A hundred nations recently met in
Ireland and agreed to a treaty that outlawed cluster bombs. These weapons,
developed in the 1960s, use bomblets (from 88 in a 155mm shell, to 400-600 in a
bomb or rocket). The bomblets are basically anti-vehicle weapons with a
fragmentation effect that kills or injures most people within 20 feet of one
going off. The bomblets (also used in
cluster bombs) have a dud rate of about one percent (a decade ago, it was as
high as four percent). That means one percent do not explode when they hit
something. Some of these duds can explode later if picked up or stepped on.
That's a lower dud rate than for most munitions (which can be over ten
percent), but you can have thousands of bomblets dispersed over a few square
kilometers, leaving dozens of potentially explosive duds (whose self-destruct
mechanism might still go off). So you have a lot more dud munitions sitting
around on the battlefield, ready to injure your own troops and civilians. The
troops want to continue using cluster munitions because the bomblets are more
than three times as effective as weapons that just contain an explosive charge,
treaty, like the 1999 Ottawa Convention to ban land mines will largely be an
illusion. For example, nations with large stocks of landmines have, so far,
destroyed some 30 million of them. These include Italy (7.1 million landmines),
Switzerland (3.9 million), Britain (2.1 million), Germany (1.7 million), France
(1.1 million) and Japan (about a million). The ban on landmines was an attempt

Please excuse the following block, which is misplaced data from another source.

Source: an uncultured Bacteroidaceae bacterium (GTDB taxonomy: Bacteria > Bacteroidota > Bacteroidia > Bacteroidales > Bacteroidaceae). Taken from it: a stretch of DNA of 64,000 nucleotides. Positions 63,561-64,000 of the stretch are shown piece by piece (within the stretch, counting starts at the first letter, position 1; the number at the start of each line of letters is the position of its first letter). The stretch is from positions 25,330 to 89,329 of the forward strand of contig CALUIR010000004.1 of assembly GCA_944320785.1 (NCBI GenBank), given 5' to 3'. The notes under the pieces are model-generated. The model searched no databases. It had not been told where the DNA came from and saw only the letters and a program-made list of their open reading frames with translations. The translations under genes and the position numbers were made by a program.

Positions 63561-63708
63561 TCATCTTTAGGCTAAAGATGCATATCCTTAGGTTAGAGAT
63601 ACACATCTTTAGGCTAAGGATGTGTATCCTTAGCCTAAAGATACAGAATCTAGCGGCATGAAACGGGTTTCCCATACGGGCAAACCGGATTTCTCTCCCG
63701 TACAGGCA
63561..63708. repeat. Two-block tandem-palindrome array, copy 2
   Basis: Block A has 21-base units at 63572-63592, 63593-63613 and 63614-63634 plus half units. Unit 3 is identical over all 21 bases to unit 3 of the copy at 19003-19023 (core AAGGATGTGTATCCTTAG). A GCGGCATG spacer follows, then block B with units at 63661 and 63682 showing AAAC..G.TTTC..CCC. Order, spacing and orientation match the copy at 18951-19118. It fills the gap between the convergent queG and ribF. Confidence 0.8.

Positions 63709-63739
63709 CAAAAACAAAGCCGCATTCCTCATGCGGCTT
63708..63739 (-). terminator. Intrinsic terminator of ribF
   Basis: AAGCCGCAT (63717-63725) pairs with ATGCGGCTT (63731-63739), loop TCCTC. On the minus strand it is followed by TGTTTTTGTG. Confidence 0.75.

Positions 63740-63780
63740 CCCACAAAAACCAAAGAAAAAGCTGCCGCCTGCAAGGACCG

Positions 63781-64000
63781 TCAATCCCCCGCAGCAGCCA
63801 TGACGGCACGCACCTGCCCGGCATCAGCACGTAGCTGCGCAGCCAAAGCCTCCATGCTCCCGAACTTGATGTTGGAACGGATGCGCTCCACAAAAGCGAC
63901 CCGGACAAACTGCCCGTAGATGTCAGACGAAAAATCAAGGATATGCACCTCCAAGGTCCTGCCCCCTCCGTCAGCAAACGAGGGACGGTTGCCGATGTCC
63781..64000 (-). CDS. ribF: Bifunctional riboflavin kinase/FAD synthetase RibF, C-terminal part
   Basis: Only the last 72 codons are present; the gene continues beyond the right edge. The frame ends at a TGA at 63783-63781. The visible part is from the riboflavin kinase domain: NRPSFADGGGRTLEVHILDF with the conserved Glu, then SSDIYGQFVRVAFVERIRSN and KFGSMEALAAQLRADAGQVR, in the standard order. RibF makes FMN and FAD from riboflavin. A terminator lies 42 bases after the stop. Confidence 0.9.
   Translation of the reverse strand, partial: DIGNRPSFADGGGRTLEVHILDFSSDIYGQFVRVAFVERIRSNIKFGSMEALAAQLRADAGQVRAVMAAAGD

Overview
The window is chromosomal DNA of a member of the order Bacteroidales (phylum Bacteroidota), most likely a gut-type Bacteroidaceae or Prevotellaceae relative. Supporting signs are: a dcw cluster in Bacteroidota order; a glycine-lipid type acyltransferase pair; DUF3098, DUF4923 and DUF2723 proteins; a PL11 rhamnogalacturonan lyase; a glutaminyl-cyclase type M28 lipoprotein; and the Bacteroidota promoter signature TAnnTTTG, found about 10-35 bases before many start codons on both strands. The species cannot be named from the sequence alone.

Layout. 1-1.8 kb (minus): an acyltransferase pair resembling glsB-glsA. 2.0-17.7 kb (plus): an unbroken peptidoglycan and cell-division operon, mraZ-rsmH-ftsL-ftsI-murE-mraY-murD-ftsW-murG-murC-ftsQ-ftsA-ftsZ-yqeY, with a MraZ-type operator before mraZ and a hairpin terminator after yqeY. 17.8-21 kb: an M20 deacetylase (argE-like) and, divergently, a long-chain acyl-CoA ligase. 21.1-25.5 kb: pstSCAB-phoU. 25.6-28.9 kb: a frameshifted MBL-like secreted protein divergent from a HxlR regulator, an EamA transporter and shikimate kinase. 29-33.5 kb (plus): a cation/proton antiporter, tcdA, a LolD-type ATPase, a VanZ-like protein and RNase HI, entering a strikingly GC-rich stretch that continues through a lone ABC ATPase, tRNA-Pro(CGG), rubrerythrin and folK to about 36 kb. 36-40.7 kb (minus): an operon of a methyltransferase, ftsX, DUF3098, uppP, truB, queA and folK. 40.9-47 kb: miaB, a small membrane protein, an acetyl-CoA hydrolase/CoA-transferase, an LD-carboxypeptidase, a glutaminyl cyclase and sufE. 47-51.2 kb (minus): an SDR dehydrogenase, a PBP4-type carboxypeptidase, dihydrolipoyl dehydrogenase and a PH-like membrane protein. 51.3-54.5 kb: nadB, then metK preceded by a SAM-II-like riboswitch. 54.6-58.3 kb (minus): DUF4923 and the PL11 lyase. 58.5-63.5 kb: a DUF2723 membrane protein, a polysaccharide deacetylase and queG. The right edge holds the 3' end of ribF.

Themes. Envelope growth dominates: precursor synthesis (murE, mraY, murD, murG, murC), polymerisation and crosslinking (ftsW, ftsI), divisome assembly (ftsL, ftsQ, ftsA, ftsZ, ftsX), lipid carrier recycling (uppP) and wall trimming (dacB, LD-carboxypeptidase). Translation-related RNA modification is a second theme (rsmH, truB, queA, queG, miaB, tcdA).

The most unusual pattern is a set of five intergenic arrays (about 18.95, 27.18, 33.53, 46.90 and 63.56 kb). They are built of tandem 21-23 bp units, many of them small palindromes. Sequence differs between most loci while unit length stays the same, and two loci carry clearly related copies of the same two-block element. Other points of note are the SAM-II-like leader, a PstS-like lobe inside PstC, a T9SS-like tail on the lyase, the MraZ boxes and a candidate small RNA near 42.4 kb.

to stop the use of landmines against civilians. This had become a problem in
the last three decades as China, Russia, and a few European nations, provided
rebel movements and participants in civil wars with large quantities of landmines.
These weapons were used largely to control or terrorize civilian populations.
This led to enormous civilian casualties. Soldiers are trained to deal with
landmines, civilians are not. The 30 million landmines recently destroyed by
the above nations were not intended for sale to for use against civilians, but
are now unneeded Cold War stocks that would have to be disposed of anyway. The
main suppliers of landmines to thugs (especially China) are still in business.
same thing with cluster bombs. Those nations who don't have these weapons, or
have some, but no opportunity to use them, sign the treaty. The U.S. refused to
sign both the land mine and cluster weapon treaties, being opposed to this kind
of feel-good hypocrisy.
nations sign, safe in the knowledge that, if there's a major war, they can
easily ignore the treaty, and start making and using the more effective cluster
munitions again. In war time, you do what you have to do. In peacetime, you do